While a Trombe wall retrofit is more complicated than adding a TAP, it will usually provide more heat. The cost varies greatly depending primarily on the source of the glazing. If you can use salvaged patio door glass for example, you'll save a good deal of money.
It's easy to understand why sunspaces are the most popular passive retrofit. Besides reducing a home's energy consumption, they provide additional living space and allow you to grow vegetables year-round.
A sunspace is a partially or totally glazed room that is added onto the south-facing wall of a building. Unlike a conventional greenhouse, a sunspace is well caulked and weatherstripped, and includes materials for storing solar heat. Consequently, a sunspace only occasionally requires auxiliary heating and collects extra heat which can be distributed to the main living area. Providing adequate heat storage is very important if the sunspace will be used for food production of living space since storage will moderate temperature swings. Heat can be stored in an uninsulated masonry wall common to the greenhouse and the house. Additional storage options include water-filled containers or a masonry floor. A fan or blower is sometimes used to enhance heat distribution. Summertime overheating can be prevented through ventilation, by whitewashing the glazing, or by using venetian blinds or energy-saving curtains. Winter heat loss can be minimized by using movable insulation or reflective coatings.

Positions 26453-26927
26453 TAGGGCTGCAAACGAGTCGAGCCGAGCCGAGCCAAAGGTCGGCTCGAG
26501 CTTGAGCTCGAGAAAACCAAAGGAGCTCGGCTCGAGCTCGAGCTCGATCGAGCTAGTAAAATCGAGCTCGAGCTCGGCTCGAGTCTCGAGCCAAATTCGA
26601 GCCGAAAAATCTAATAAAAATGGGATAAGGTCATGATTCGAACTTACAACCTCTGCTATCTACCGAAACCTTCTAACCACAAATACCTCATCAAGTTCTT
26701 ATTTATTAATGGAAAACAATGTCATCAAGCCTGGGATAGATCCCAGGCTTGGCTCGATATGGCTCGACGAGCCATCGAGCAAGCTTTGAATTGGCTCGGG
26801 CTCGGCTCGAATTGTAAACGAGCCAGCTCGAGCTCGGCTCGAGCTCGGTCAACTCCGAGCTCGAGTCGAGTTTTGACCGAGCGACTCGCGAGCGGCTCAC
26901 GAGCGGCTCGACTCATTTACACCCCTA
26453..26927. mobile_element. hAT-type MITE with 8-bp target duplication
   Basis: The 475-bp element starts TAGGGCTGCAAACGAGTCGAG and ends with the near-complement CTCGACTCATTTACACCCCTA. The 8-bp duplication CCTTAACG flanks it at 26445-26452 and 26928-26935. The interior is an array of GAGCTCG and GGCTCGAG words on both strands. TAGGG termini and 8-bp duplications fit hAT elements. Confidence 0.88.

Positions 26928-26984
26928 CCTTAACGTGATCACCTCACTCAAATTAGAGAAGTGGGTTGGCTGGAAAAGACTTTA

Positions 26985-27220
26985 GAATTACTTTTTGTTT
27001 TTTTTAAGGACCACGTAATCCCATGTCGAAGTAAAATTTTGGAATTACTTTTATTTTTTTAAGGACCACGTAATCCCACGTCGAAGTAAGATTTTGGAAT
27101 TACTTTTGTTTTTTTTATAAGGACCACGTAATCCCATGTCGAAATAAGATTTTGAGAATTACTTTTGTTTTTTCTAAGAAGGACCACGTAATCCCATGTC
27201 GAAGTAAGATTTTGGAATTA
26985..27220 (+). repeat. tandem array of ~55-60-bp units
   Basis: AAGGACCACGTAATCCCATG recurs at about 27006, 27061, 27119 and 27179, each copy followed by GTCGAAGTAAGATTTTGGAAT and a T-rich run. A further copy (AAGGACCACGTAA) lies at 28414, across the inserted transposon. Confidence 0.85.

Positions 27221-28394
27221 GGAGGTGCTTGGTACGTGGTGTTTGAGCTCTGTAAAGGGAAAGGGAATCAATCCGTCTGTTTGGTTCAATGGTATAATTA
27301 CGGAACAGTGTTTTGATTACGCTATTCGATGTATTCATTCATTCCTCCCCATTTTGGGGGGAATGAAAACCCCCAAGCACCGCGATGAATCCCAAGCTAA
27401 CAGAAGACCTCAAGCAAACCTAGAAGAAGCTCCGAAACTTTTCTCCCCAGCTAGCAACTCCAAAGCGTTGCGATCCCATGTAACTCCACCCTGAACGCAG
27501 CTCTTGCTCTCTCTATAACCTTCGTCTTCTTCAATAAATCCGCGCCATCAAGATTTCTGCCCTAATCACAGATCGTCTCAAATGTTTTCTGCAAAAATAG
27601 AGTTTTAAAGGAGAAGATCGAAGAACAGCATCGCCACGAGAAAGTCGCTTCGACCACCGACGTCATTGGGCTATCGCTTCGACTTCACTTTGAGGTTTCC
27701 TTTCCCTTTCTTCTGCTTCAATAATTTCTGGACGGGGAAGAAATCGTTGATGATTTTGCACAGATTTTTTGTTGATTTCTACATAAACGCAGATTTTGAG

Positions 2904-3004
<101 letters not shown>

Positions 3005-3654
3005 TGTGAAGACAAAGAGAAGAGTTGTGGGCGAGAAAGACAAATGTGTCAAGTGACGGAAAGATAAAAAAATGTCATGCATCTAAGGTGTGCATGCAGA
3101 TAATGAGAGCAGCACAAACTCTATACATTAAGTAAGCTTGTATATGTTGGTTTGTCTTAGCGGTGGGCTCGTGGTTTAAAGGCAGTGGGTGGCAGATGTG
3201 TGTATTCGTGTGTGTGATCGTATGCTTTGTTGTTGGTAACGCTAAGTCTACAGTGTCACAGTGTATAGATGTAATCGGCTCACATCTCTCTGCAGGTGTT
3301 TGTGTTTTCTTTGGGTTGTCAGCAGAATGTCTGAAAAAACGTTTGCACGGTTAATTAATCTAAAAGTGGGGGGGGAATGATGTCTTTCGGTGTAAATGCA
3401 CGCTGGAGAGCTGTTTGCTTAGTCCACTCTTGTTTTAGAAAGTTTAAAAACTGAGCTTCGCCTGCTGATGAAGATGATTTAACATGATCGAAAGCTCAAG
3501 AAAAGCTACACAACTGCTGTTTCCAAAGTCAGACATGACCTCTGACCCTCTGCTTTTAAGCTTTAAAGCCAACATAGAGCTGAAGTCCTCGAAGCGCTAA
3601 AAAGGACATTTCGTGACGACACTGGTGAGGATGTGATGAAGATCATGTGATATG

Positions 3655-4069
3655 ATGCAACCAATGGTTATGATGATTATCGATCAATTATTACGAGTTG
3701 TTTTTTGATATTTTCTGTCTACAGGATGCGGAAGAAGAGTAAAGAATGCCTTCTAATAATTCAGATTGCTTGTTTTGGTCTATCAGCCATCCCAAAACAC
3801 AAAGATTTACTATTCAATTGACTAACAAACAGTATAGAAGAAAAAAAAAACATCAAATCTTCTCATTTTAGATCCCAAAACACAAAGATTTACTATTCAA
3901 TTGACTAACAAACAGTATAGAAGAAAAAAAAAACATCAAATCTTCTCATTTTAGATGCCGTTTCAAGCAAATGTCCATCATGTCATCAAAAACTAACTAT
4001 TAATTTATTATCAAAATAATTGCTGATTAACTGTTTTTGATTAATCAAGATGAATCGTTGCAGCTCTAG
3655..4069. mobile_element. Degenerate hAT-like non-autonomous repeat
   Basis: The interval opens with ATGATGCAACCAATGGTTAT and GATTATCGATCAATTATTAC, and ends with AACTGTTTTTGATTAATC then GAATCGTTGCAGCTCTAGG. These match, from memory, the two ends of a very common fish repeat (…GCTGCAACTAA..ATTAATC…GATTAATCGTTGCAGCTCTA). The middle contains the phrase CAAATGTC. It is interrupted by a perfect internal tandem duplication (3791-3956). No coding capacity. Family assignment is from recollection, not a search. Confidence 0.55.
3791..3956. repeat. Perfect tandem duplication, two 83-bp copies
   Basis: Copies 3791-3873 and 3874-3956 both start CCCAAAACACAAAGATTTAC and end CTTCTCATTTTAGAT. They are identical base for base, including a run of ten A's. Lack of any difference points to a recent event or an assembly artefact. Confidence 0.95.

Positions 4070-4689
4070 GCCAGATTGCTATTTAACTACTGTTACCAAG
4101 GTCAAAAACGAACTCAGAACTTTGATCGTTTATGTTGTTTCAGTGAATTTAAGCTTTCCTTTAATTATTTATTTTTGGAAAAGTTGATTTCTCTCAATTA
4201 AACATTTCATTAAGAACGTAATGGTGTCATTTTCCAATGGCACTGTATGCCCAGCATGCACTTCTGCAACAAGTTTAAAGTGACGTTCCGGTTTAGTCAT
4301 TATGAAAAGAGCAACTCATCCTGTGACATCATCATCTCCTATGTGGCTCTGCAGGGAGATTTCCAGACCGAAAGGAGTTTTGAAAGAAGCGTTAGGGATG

A do-it-yourselfer can build a sunspace for under $3,000. Kits for sunspaces are available although a basic kit may not include everything that's needed. Professionally designed and constructed sunspaces, like any home remodeling project, can be quite expensive - $5,000 to $10,000 or more.
A sunspace that is also used for food production or living space is probably a good investment. If you are only interested in reducing your heating costs, a sunspace may not be the best solar option. Depending on the size of the sunspace, its efficiency, and your climate it will only provide on the average, 20% to 40% of the heating load. A TAP, for example, may provide almost as much heat but for less money.
A significant portion of a home's water heating needs can be met through low-cost passive solar water heaters, either batch heaters or thermosiphoning water heaters.
Batch Water Heaters (832)
Batch water heaters (sometimes called breadbox heaters) are the simplest solar hot water systems. They consist of one or more tanks painted black and placed horizontally in a rather large, well-insulated collector box. Often, hot water tanks that have had their outer coverings removed are used for the tanks. Aluminum foil or other reflective materials are used to line the box and reflect sunlight onto the back and sides of each tank.
The south side of the enclosure consists of glass or plastic glazing to admit sunlight. A double layer is needed for most areas, and triple glazing may be required in extremely cold climates.